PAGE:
At a physical level, Kidney 10 is a useful local point for pain and constriction at the inside of the knee. It clears damp heat in the lower burner, thereby treating such conditions as urinary dysfunction, painful or bleeding urination, genital pain or itching, uterine bleeding and impotence. Given the deep pathway described above, it also treats coccyx pain, low back pain and conditions of the bladder and kidneys.

Emotionally, the Water Element relates to fear. While Kidney 10 is not renowned for its effect on the emotions, it is interesting to observe that fear can make our knees shaky and weak, and this point helps treat knee imbalances.

So, for a good cleansing flush of the Water, clearing out debris and dirt in the river and making the water sparkle with freshness, try working with Yingu this winter.

Location of Kidney 10

 

At the medial (inside) end of the knee crease between the tendons of semitendinosus and semimembranosus. If you tighten your hamstring muscles, this accentuates the tendons. As you slide your finger along the knee crease, find  the more prominent semitendinosus tendon, then drop into the hollow between it and the less prominent and more medial semimembranosus tendon next to it. This is easier to find with the knee slightly bent.

Season Travel

I was recently invited by my publisher Singing Dragon Press to write a blog as part of their marking of World Acupuncture Day on November 15th. As is my usual way of working, I chose to write about the current season. The wrinkle is that the current season in London where Singing Dragon is based is winter, while I am inhabiting summer in the Adelaide Hills.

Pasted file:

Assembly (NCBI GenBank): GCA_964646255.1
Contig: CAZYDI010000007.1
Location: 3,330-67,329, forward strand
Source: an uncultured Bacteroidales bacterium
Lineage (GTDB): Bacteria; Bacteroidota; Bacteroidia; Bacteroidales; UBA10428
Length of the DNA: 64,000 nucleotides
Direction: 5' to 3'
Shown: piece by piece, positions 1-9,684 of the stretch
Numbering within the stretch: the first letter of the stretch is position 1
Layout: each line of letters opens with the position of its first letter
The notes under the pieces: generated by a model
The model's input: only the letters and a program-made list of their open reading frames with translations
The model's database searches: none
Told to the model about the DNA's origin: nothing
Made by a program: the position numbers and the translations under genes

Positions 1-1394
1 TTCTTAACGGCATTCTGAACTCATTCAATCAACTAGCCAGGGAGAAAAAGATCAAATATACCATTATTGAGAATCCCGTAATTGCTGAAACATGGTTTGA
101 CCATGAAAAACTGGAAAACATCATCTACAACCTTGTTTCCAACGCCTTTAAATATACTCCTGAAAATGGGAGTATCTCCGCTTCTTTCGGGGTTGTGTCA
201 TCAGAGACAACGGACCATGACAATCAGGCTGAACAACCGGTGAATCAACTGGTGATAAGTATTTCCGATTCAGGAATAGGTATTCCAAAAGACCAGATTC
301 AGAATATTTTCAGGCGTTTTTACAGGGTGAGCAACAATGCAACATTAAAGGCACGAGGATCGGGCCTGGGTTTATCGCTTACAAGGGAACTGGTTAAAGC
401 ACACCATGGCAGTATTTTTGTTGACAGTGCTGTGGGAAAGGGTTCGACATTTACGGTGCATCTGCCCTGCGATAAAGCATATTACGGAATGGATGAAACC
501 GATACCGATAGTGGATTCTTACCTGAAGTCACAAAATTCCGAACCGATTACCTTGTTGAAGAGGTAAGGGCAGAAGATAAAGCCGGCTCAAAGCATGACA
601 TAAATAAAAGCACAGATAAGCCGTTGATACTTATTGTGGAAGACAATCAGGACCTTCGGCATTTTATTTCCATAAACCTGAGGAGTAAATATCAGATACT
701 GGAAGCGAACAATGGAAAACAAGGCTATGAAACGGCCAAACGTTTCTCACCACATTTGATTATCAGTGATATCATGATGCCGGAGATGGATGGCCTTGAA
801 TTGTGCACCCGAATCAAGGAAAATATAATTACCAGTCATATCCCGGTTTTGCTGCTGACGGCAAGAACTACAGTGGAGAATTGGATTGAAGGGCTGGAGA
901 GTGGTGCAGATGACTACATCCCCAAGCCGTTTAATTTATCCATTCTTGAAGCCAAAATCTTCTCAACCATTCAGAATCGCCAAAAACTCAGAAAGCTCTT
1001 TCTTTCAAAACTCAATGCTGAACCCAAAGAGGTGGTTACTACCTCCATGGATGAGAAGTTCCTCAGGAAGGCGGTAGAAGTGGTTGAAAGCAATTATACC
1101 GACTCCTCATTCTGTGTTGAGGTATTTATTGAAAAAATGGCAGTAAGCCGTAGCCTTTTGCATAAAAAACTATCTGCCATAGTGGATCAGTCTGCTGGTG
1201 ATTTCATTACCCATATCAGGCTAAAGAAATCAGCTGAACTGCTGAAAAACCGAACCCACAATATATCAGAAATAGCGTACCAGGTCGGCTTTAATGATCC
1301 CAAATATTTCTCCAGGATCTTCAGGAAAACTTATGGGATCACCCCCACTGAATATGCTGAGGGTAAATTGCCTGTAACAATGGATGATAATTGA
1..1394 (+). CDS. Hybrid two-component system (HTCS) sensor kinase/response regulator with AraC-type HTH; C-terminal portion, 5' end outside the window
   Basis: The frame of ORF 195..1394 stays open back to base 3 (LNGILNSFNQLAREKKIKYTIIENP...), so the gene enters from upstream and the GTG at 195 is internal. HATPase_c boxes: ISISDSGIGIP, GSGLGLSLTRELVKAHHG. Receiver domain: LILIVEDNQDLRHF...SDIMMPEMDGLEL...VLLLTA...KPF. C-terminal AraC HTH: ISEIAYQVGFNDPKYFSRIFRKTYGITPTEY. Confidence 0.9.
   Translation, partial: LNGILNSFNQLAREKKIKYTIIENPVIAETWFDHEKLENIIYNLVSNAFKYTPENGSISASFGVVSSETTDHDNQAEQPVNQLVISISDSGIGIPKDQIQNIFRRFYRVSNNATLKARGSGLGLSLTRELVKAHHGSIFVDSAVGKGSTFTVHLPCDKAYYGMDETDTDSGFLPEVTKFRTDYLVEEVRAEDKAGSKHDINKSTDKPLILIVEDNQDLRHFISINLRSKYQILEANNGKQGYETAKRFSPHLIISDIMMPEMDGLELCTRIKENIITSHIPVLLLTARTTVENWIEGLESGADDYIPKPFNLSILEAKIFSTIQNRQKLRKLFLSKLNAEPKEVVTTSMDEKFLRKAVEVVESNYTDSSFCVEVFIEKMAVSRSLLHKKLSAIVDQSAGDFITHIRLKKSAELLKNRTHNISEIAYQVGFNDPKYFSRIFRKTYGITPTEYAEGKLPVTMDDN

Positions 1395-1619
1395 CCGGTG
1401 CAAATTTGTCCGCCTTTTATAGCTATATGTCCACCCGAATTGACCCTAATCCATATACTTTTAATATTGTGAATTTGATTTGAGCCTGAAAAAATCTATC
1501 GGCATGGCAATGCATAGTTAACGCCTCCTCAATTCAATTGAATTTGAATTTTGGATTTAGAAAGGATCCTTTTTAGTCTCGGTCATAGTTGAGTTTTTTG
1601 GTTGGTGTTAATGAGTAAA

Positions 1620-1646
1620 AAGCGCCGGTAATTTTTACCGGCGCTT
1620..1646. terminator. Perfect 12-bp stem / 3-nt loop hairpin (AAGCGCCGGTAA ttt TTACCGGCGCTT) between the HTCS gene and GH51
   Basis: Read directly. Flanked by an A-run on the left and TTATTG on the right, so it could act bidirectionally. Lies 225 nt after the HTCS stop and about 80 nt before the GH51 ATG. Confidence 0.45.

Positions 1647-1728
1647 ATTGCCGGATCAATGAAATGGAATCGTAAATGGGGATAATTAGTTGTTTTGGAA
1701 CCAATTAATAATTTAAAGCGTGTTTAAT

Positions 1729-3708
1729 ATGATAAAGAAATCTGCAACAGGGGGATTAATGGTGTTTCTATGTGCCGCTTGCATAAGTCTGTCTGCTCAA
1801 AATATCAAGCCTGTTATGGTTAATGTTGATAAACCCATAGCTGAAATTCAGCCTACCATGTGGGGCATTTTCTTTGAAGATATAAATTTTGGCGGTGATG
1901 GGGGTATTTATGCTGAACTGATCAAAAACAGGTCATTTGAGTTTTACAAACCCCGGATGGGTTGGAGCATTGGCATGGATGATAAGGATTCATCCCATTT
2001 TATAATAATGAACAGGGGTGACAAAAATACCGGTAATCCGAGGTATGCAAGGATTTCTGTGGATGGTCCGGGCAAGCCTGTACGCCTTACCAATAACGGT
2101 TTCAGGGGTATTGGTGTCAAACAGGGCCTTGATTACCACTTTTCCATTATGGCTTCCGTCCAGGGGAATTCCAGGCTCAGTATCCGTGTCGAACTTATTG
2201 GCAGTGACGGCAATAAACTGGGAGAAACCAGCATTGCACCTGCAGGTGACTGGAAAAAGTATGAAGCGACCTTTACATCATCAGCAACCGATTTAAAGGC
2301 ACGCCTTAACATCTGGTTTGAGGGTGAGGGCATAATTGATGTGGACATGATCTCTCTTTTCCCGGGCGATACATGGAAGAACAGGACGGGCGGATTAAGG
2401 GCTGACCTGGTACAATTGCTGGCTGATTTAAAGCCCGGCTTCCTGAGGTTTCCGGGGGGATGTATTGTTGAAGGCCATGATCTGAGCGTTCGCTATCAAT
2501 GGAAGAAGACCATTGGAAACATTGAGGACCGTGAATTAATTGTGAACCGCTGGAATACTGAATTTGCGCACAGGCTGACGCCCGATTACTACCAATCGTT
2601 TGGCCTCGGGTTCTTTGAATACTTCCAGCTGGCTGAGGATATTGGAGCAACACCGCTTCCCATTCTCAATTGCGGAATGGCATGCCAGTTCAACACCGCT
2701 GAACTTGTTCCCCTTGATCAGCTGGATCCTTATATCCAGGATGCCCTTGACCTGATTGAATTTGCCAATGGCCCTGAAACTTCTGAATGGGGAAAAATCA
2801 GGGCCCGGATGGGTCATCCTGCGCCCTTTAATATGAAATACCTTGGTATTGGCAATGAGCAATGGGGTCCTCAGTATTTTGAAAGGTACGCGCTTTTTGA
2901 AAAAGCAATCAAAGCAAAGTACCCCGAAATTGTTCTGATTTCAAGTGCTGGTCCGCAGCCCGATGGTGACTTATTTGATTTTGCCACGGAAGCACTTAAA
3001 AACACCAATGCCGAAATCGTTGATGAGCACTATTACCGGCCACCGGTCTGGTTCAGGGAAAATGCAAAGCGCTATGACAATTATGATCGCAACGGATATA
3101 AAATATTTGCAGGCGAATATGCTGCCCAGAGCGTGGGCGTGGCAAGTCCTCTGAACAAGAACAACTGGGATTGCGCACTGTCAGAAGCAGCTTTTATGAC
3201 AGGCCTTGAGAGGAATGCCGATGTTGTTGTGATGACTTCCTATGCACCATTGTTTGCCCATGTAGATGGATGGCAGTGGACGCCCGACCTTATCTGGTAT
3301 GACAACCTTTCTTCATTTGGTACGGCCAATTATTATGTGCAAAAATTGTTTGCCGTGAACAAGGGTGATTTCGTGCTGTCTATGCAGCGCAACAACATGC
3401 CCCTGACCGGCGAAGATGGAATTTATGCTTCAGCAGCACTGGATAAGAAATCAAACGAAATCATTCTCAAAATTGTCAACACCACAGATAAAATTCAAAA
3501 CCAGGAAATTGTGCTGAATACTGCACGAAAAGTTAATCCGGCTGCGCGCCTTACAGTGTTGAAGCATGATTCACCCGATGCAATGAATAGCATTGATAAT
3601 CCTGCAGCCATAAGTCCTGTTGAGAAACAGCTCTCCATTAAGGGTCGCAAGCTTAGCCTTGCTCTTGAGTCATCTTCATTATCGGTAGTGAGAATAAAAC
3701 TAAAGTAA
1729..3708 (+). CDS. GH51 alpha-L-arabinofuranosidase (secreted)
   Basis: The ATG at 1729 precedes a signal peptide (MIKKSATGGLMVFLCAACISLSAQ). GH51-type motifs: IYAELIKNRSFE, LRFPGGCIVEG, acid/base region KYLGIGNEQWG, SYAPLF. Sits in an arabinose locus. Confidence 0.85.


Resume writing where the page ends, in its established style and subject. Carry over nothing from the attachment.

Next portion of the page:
Therefore it was an interesting exercise to write about winter and the Water Element without feeling its manifestations around me. It required a kind of inner travel to the cold, wet, dark of the northern winter where nature’s energy is shrinking, folding in on itself and withdrawing within. All this while experiencing warmth, brightness and energetic expansion as my sensory experience.

It took a few days of contemplating this polarity before, quite unexpectedly one day, the winter muse led me to the computer and poured out a Watery musing on the nature of fear. I was transported to the bleak winter landscapes of the UK and the resonances of that season.  It was not easy to hold the dual experiences of outer summer and inner winter, but it did work. I wonder if I was tuning into that same discombobulation that occurs when we physically transport ourselves to the opposite hemisphere and season. One of the ways of working with that seasonal upheaval is to hold points of the Element to which you are travelling, pulling yourself forward to your destination in a seasonal rebalance. While I didn’t actually hold Water points on myself when doing the inner season travel, my conscious focus on the qualities of winter and Water had a similar effect.

The blog is now the property of Singing Dragon so I can’t repeat it here, but you can read it at this link, whatever your hemispherical condition.

Finding Wisdom in Water’s Depths

Abundant Splendour

Fenglong ~ Abundant Splendour ~ Stomach 40

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Last weekend saw the completion of the Level 2 Five Element Acupressure course in Adelaide. Part of the material was an Earth treatment to support seasonal transitions, especially for people who struggle physically or psycho-emotionally when seasons are changing. Upon calculation, we found that the transition period from winter to spring has already begun.